Bredabe Registered User
#1

I couldn't find an irish language thread that covered this,
we have a young woman called Aoife, is this pronounced afa or efa?
Everyone seems to have a different version and aoife rolls her eyes when asked for clarification.

Zzippy Moderator
#2

Bredabe said:
I couldn't find an irish language thread that covered this,
we have a young woman called Aoife, is this pronounced afa or efa?
Everyone seems to have a different version and aoife rolls her eyes when asked for clarification.


It's usually Eefa, but really, whatever she tells you her name is is how you should pronounce it.

Bredabe Registered User
#3

Zzippy said:
It's usually Eefa, but really, whatever she tells you her name is is how you should pronounce it.

Where I grew up it was a rare name and pronounced afa(like it's spelled), and as she isn't enlightening us.............
I wonder if it's a dialect thing, efa-v-afa?

elefant Registered User
#4

Bredabe said:
Where I grew up it was a rare name and pronounced afa(like it's spelled), and as she isn't enlightening us.............
I wonder if it's a dialect thing, efa-v-afa?


I've never heard it pronounced like that.

It's pronounced Eefa.

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Redhairedguy Registered User
#5

Definitely think a dialect thing. I've friends from Donegal who pronounce the name Áine, which would be 'Awn-ya' to us, as Ann-ya or Enn-ya (sail away sail away sail away). Also, Róisín (Ro-sheen) as Rash-een.

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AnGaelach Registered User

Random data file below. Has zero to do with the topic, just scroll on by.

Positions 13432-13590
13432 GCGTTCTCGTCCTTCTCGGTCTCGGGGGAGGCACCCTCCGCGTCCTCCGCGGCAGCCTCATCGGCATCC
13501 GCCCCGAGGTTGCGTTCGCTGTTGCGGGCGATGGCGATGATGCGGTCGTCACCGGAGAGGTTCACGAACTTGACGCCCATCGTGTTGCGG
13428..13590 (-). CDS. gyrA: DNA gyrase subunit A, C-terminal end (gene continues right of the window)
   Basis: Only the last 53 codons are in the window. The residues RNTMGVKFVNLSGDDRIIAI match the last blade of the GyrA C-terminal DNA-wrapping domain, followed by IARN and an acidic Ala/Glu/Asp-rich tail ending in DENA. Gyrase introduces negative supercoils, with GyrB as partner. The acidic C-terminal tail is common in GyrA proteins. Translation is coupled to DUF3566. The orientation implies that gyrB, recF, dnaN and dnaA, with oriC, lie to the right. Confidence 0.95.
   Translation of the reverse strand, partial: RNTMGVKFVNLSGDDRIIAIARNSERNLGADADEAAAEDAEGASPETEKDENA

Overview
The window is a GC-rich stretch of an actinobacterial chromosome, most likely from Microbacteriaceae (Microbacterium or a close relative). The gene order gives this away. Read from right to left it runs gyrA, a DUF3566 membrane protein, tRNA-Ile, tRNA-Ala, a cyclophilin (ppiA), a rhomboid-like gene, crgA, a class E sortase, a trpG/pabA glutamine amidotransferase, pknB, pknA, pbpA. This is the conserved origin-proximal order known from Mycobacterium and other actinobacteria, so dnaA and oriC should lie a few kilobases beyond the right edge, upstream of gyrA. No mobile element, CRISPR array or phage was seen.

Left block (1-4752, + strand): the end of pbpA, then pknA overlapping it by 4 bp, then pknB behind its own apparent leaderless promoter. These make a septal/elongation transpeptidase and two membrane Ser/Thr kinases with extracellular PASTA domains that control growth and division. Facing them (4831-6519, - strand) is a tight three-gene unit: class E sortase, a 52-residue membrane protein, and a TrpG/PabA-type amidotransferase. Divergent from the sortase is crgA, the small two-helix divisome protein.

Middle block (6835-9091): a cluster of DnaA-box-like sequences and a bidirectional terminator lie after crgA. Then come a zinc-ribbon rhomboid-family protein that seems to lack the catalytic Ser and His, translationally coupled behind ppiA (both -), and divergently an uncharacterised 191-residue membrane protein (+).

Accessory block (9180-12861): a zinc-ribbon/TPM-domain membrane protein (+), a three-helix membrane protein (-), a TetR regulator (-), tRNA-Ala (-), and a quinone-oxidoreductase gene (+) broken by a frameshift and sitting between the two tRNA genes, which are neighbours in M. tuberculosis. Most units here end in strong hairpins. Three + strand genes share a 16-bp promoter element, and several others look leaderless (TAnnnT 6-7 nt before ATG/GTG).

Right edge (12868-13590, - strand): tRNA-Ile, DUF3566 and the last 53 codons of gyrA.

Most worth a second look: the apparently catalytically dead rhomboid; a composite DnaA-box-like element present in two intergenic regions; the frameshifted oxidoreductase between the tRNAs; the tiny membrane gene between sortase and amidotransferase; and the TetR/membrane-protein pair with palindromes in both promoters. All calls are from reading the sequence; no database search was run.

#6

Bredabe said:
I couldn't find an irish language thread that covered this,
we have a young woman called Aoife, is this pronounced afa or efa?
Everyone seems to have a different version and aoife rolls her eyes when asked for clarification.


Aoi is an ee sound.

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Redhairedguy Registered User
#7

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inisboffin Registered User
#8

As Redhaired guy said, dialect could be at fault, particularly if she's from Donegal (no offence!)

I've never heard it pronounced any other way than 'eee-fah'
See this for a guide too

Bredabe Registered User
#9

Redhairedguy said:
Definitely think a dialect thing. I've friends from Donegal who pronounce the name Áine, which would be 'Awn-ya' to us, as Ann-ya or Enn-ya (sail away sail away sail away). Also, Róisín (Ro-sheen) as Rash-een.

Another version from there is...Rosh een (the proud to be prod version, im told)

Bredabe Registered User
#10

inisboffin said:
As Redhaired guy said, dialect could be at fault, particularly if she's from Donegal (no offence!)

I've never heard it pronounced any other way than 'eee-fah'
See this for a guide too

Im a dub, so I assume have dub irish, fairly sure I first heard it as afa.

biko Arbiter
#11

Galway city -> Irish forum

Like inisboffin said, it's pronounced "ee-fah"

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An gal gréine Registered User
#12

Bredabe said:
Where I grew up it was a rare name and pronounced afa(like it's spelled), and as she isn't enlightening us.............
I wonder if it's a dialect thing, efa-v-afa?


All the Gaeltachtaí are at one on this Gaelic name, it's ee-fah.

Cathellen Registered User
#13

Definitly pronounced ee-fa. Though 'as Gaeilge' more like e-o-fa

gaiscioch Registered User
#14

Can we please produce evidence for the recurrent claim that certain 'dialects' pronounce 'Aoi' as 'Aay'? It's a particularly prevalent claim concerning the name Aoibheann, coming from people who want to pronounce the first syllable as an 'Aay' sound.

Here are the three dialects on Teanglann.ie pronouncing Aoi:

Aoi

Not one gives support to the Aay pronunciation for Aoibheann. Likewise with Aoife.

4 people have thanked this post
#15

gaiscioch said:
Can we please produce evidence for the recurrent claim that certain 'dialects' pronounce 'Aoi' as 'Aay'? It's a particularly prevalent claim concerning the name Aoibheann, coming from people who want to pronounce the first syllable as an 'Aay' sound.

Here are the three dialects on Teanglann.ie pronouncing Aoi:

Aoi

Not one gives support to the Aay pronunciation for Aoibheann. Likewise with Aoife.


Never heard aoi pronounced any other way to be honest, nor Aoife.

Not sure where the 'aye' is coming from either..

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